What’s In It For All Of Us?

Posted on 16 March 2011

You’ve probably heard the famous question, “What’s in it for me?” – many marketing authors and consultants (including me) advise you to consider that question when devising your marketing messages, because your clients are asking it, consciously or unconsciously. It’s the filter people use to decide what’s relevant to them, and to make sense of the barrage of marketing messages coming at them all day.

That’s why marketing people always recommend that, in your marketing messages, you focus on the results and benefits that customers will get from using your product or service, rather than on the features of your product or service (i.e., the shape, colour, size, price, components, process…).

However, I’ve often heard people say they feel uncomfortable about that “What’s in it for me?” question, because it seems to suggest that we’re all driven only by selfish motives. They don’t like to think that their customers are asking that question, and they don’t want to be perceived as asking it themselves.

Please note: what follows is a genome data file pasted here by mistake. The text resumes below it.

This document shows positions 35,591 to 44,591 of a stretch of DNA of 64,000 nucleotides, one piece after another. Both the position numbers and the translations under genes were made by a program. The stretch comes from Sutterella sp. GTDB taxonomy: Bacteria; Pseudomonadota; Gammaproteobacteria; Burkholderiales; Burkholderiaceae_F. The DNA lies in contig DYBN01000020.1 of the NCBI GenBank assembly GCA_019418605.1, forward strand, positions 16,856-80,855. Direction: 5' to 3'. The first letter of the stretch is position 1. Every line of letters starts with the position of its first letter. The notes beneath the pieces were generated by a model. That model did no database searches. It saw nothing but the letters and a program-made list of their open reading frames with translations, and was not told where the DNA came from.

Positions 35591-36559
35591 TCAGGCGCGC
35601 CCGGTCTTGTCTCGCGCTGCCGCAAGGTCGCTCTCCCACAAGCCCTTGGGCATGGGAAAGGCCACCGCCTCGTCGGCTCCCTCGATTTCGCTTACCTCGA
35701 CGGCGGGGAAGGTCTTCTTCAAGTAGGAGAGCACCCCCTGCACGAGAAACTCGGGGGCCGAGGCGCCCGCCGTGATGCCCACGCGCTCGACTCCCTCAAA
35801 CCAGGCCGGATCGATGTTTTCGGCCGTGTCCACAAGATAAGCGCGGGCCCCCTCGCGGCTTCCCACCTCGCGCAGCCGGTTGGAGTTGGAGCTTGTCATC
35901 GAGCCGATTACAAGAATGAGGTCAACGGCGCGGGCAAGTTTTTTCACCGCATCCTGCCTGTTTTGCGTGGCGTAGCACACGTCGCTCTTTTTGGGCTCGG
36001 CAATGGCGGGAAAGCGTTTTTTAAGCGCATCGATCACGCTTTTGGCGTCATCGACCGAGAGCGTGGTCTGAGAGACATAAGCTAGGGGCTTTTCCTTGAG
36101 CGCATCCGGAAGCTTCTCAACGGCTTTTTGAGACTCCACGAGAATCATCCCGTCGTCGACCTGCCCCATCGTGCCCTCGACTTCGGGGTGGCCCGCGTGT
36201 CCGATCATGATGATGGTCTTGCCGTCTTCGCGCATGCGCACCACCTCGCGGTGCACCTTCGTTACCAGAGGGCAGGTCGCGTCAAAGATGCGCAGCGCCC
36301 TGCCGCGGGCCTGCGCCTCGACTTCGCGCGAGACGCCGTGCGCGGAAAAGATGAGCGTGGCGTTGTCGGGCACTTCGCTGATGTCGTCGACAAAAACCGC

Here’s a way to reframe it. I think the “What’s in it for me?” question is actually shorthand for “What’s in it for me and the people and organisations and causes I care about?” And that could embrace the whole planet. Doesn’t that feel better?

cooperation

The Lesson: When your prospective customers are deciding whether or not to buy your product or service, they’re weighing up the costs and benefits not just to themselves, but also to the people and organisations and causes they care about.

Action Steps: When you’re writing your marketing messages, appeal not just to your customers’ obvious, perhaps selfish, wants and needs. Appeal to their more philanthropic concerns too, and show how your product or service will benefit their wider community.


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